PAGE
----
His lobbying group's main focus has been advocating constantly to pressure the government to provide more relief.

“We are seeing that people who have received [Emergency Rental Assistance Payments] have gone right back to not being able to pay their rent,” he said. “So there's a real problem now that the government must address and whether or not these people can genuinely not afford the rents or they have long-term job loss. Either way, ERAP is probably not going to be the long-term solution.”

Already, landlord attempts to remove tenants show the courts are pushing tenants to apply for rent relief, rather than evict. A New York Office of Court Administration spokesperson told The Real Deal the expectation is that if a tenant doesn't have representation in housing court, judges will help find other options aside from eviction.

Even though the rental aid program is out of money, tenants can still apply for it in the hope more funding will become available. Gov. Kathy Hochul has requested some $1.6B in federal funding for rent relief. Already, the state has paid out $1.3B to landlords out of the $2.4B that the U.S. Treasury provided. Hundreds of millions haven’t been released, because of red tape and landlords refusing the aid, NBC reported.

New York City

But a request for extra aid is little comfort to someone like Cynthia Brooks, who has owned a four-unit property in East Flatbush since 2014. She made a request in October for relief funding for landlords who had tenants leave without paying rent, but she is still waiting for the money to show up.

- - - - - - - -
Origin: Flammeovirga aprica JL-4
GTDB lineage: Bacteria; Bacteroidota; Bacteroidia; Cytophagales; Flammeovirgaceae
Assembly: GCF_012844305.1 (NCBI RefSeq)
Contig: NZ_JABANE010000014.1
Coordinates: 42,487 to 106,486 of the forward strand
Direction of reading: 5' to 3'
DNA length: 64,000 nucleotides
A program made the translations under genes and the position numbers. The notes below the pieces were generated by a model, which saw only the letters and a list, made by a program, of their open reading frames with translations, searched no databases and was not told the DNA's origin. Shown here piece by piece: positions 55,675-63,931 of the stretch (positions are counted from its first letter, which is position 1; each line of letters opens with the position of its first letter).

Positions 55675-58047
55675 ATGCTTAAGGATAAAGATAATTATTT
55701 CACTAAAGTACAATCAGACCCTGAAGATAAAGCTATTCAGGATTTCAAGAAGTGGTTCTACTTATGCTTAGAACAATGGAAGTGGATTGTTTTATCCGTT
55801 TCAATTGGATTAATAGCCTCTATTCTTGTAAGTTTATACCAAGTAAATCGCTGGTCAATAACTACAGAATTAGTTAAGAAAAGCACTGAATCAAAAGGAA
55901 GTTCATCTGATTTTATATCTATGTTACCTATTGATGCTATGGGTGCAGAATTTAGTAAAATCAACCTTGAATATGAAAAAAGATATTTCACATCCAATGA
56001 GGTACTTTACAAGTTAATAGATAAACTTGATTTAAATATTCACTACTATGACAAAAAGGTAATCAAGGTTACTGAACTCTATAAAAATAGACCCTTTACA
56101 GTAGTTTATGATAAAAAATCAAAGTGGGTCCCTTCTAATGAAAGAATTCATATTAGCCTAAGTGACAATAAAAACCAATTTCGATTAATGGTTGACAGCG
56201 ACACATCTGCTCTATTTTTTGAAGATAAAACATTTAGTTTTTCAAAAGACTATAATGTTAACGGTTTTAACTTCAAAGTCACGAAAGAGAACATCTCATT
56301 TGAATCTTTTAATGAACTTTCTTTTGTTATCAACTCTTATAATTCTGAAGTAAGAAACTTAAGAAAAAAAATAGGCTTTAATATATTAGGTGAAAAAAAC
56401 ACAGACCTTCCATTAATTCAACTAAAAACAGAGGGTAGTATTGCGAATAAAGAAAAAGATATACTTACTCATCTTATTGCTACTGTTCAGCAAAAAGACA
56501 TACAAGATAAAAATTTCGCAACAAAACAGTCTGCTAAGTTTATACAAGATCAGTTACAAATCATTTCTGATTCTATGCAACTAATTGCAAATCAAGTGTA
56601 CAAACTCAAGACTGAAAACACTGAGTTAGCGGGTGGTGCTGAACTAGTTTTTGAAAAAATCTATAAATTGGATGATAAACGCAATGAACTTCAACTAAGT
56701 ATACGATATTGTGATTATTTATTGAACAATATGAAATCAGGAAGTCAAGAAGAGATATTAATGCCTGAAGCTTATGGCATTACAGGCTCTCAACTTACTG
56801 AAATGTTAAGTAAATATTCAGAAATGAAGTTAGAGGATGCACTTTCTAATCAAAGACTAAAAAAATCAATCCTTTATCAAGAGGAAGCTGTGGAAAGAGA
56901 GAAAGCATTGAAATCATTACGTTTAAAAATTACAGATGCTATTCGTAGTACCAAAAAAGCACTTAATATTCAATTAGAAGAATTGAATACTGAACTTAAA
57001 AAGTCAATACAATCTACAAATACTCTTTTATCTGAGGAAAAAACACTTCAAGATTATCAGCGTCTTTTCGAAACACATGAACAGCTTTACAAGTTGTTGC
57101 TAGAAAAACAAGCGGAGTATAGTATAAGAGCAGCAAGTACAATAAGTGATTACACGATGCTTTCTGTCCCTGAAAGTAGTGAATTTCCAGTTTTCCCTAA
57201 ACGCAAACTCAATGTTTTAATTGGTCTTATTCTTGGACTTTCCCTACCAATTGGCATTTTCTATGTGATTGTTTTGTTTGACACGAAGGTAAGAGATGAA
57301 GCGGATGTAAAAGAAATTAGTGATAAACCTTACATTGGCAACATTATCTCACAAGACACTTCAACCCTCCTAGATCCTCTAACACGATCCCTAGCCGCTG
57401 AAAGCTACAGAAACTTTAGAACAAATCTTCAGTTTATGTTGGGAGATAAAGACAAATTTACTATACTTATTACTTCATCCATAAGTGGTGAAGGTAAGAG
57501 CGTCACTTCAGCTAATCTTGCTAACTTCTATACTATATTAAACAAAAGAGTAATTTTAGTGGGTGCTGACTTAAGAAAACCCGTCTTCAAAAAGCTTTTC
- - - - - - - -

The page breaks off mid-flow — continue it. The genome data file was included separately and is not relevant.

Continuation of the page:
She said she managed to execute on evictions that had been filed and decided on before the moratorium was in place, but said she has gone without rental income for months on end.

“I don't know any landlord who's out there, saying, ‘Oh, yeah this is an opportunity to throw people out for just no reason at all, Oh money, money, money, money!’” she said. “No one does that, that’s a cartoon character.”

She has just one tenant in the building, and she said it will be difficult to find a renter who she can rely on to pay the rent. She has been pulling on cash reserves she put away to meet expenses, but if she doesn’t fill the building soon, she will have to sell it.

“I am on my last forbearance,” she said. “I might have a couple of months. I can afford to start paying the mortgage back, but then after that it has to be sold or I'm going to be in a situation.”

Hers and Hamer's are the kinds of scenarios that LISC NYC Executive Director Valerie White has feared. She said many owners in areas like East Flatbush and Brownsville are people of color.

“This is their first opportunity to start to grow wealth through homeownership and they depend upon that rental income to make their mortgage payments,” said White, whose organization supports affordable housing and economic development in underserved areas. “We are potentially seeing people who would gain wealth from homeownership that can be passed on through generations being eradicated here.”

She said the eviction moratorium was important to protect tenants, but it was not met with the same amount of mortgage support.

“I predict there's going to be a huge drop in minority homeownership in New York City because of that,” she said.